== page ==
“Paw-Paw and I are saving up to buy two oxen and a plow.”
This announcement by my deep in the heart of Dixie, peaches and cream mother-in-law, Bonnie, was completely unexpected. I struggle to align the mental image of Bonnie, who exemplifies gracious southern living and sweet tea hospitality, walking behind a pair of buff, brawn, bring-it-on oxen. Don’t get me wrong, the little lady packs a lot of grit (as in true grit not grits ‘n gravy) behind all that femininity. However, two tons of powerful muscles with horns just don’t jell well with my magnolia blossoms and pastels mother-in-law.
“Really,” I said. Meanwhile, my agile brain arrives at a logical conclusion as to why an elderly couple yearn for two oxen and a plow to grace their winter years. Obviously, they had simultaneously succumbed to senility! A whole family intervention was going to need to be organized. Quickly!
“Yes, we purchased chickens two years ago and a cow last year,” Bonnie responds.
Oh, no! The dementia is worse than I originally thought as there are absolutely no chickens or cows on their property. I decide to investigate this further to see just how bad their cognitive abilities have failed.
“Does Paw-Paw really need oxen and a plow? I know his garden is large, but wouldn’t a ro-to-till-er be a better option,” I queried in a succinct and slowly enunciated manner so she wouldn’t be befuddled.
Bonnie’s laughter was my answer. Yup, she was definitely losing it! Her brain had slipped, and mirth was the output. It could be worse. Happy and giggling is better than dimwitted and drooling.
“You’ve misunderstood me, Ruth,” Bonnie said.
“Paw-Paw and I donate money for the purchase of animals to be sent by World Vision to places like Africa, China and the Philippines. We want to donate enough money to cover the cost of two oxen and a plow next. World Vision is a Christian organization that we have supported for years.”
“Ahhh…I see. So you aren’t losing your minds?”
“Not yet, Sugar.”
“You’re going to tell the whole family about this aren’t you?”
“Of course, dear. The story of the oxen will be told many times. It will bring happiness and laughter to the family.”
MOZAMBIQUE, AFRICA – 6 MONTHS LATER:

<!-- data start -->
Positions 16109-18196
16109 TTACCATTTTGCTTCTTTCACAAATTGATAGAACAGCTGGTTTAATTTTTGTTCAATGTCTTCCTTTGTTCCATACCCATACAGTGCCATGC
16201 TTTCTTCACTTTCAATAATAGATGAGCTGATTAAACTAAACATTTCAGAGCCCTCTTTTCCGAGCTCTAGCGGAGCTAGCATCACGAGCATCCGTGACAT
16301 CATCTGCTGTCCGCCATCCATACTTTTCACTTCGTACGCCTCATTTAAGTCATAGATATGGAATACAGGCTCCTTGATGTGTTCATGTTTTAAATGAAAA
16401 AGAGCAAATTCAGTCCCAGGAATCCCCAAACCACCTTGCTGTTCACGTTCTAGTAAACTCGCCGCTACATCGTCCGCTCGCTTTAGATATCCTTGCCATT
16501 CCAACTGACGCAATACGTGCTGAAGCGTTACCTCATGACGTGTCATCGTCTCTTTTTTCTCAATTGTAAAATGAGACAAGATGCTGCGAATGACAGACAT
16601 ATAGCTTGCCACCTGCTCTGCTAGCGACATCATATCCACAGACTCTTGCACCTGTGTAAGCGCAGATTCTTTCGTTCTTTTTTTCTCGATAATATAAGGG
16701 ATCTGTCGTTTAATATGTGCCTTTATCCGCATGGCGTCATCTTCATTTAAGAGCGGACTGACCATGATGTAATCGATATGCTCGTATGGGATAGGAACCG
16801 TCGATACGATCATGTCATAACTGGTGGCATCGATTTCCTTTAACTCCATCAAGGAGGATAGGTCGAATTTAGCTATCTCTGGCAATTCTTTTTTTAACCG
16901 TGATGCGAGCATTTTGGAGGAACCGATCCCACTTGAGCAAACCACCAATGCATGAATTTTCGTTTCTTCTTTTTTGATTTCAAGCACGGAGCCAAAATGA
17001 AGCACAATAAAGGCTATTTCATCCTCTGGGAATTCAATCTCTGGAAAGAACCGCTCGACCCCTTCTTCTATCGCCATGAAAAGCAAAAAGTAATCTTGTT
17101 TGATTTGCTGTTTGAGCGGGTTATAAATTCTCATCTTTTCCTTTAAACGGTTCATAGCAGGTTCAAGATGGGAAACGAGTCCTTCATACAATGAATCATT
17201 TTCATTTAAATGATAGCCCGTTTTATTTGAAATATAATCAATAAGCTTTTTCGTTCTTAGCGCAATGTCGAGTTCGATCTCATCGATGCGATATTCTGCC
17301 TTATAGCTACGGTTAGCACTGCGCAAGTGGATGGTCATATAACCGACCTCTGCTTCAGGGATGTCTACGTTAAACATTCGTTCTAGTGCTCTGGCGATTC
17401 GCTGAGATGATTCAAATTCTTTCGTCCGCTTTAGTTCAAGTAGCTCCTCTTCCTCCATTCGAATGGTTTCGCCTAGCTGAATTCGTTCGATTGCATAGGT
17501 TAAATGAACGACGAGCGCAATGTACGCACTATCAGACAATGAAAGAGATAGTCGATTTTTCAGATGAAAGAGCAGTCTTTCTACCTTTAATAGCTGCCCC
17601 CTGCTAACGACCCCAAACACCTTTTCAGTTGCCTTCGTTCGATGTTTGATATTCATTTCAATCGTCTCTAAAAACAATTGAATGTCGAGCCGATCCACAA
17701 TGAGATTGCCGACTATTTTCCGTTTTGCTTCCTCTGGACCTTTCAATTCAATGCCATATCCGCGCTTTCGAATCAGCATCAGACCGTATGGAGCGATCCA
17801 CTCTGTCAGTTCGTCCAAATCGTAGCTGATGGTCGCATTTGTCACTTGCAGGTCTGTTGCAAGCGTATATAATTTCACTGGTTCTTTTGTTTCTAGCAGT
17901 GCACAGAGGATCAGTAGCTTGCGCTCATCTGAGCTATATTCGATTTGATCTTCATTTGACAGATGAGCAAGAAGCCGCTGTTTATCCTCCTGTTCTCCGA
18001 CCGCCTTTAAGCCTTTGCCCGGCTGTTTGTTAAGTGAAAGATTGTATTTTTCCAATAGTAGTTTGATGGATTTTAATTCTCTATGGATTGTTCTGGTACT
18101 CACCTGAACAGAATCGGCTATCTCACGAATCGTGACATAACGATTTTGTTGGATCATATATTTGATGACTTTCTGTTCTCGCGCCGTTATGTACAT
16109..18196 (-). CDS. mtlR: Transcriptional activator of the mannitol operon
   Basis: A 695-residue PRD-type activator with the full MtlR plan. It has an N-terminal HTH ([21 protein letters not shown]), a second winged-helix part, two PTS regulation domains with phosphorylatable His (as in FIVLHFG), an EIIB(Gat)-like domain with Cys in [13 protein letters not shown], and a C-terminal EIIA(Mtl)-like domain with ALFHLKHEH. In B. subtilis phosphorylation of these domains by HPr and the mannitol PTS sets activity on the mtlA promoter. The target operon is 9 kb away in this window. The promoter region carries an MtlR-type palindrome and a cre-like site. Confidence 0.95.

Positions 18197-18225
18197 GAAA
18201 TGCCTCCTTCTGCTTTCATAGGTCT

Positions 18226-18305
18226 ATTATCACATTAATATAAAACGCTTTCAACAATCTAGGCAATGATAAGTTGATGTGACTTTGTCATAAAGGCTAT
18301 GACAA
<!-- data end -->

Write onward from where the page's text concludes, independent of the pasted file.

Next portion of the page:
Tumelo stood with his family and extended relatives in his small village. They watched and waited until a pair of oxen appeared in the distant savannah landscape. The handler was allowing the slow, sure-footed animals to pick their pace. The oxen’s unhurried gait allowed Tumelo’s mind to wander back and remember…
The sense of hopelessness and despair that the drought had heaped on his already, barely surviving family was achingly familiar. The crops failed and hunger descended. Then World Vision came to set up feeding clinics to provide food until the next harvest came in. The villagers had worked hard to lay tree branches and logs across dry riverbeds so that the large transport trucks could traverse the sandy beds and reach their area to unload the life sustaining food.
The help did not end there. World Vision sent people to teach Tumelo and the other villagers that the earth was hungry too and needed fed so that it could grow better crops. They were told how to rotate the crops and keep the ground from getting tired and worn out again. Tools and seeds were provided. As the seeds went into the ground, hope was planted in their hearts.
Tumelo had asked “why?” Why did World Vision care? Why did they come? They explained their belief in the one true God who is Master and Ruler of all creation. God sent them to be His hands and feet in a hurting world. Tumelo was intrigued by the idea of a God who showed care by sending relief from the suffering and heartache.
The bleat of a goat that World Vision had provided, brought Tumelo’s mind back to the present just as the oxen team stopped in front of the gathered villagers. A cheer went up from the people at the arrival of this latest gift.
It is a good day – a day of continued rebuilding and renewing hope. The story of the oxen will be told many times. It will bring happiness and laughter to the family.
For more information regarding World Vision, please visit www.worldvision.org.
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